Date of Award
Doctor of Philosophy
W. Raphael Hix, Witold Nazarewicz, Mark Littmann, Kate Jones
Iron and neighboring nuclei are formed by silicon burning in massive stars before core collapse and during supernova outbursts. Complete and incomplete silicon burning is responsible for the production of a wide range of nuclei with atomic mass numbers from 28 to 70. Because of the large number of nuclei involved, accurate modeling of these nucleosynthetic stages is computationally expensive. For this reason, hydrodynamic models of supernovae often employ a limited set of nuclei to track the nuclear energy generation until nuclear statistical equilibrium is reached. These limited approximations do not include many of the reaction channels important for the production of iron (Hix & Thielemann, 1996), making them a partial solution at best for energy generation during silicon burning (Timmes et al., 2000). Examination of the physics of silicon burning reveals that the nuclear evolution is dominated by large groups of nuclei in mutual chemical equilibrium before the global Nuclear Statistical Equilibrium (NSE) is reached and after temperatures drop below those needed to maintain NSE during explosive burning (Bodansky, Clayton, & Fowler, 1968). In this work a nuclear reaction network is built which takes advantage of Quasi Statistical Equilibrium (QSE) and NSE at the appropriate temperatures in order to reduce the number of independent variables calculated. This allows accurate prediction of the nuclear abundance evolution, deleptionization, and energy generation. Where conditions apply, the QSE-reduced network runs at least an order of magnitude faster and requires roughly a third as many variables as a standard nuclear reaction network without a significant loss of accuracy. These reductions in computational cost make this network well suited for inclusion within hydrodynamic simulations, particularly in multi-dimensional applications.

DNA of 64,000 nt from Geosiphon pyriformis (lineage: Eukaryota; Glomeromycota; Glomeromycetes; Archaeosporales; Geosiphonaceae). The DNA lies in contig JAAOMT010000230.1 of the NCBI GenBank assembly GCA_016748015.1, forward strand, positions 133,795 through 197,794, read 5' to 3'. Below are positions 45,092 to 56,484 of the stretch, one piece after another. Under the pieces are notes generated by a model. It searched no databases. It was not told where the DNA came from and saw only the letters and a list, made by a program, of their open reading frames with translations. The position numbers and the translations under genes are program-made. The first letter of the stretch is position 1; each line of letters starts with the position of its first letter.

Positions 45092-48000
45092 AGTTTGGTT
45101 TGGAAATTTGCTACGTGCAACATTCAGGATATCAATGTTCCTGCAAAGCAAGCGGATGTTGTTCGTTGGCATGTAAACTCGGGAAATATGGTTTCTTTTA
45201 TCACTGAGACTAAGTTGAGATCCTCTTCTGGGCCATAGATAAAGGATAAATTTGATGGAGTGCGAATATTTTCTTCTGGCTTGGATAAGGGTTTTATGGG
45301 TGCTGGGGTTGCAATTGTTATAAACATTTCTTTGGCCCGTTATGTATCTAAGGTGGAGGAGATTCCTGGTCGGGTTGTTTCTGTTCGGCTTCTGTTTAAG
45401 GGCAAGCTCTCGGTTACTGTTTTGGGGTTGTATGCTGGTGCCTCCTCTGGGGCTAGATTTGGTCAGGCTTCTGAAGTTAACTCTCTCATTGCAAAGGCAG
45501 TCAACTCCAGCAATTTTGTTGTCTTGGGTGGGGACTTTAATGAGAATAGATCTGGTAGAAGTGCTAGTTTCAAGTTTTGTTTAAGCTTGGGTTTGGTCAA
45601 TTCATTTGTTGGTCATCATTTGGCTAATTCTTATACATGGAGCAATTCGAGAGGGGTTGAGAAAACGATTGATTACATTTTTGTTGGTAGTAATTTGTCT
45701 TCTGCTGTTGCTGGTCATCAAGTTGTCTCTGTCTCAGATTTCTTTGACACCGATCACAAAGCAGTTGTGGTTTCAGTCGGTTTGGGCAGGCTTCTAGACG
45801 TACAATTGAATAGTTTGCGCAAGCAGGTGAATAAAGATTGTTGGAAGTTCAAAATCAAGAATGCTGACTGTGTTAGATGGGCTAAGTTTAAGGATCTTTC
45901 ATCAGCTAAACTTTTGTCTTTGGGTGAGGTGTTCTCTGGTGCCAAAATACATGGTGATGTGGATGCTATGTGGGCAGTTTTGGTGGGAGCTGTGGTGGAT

Parete-Koon, Suzanne T., "The QSE-Reduced Nuclear Reaction Network for Silicon Burning. " PhD diss., University of Tennessee, 2008.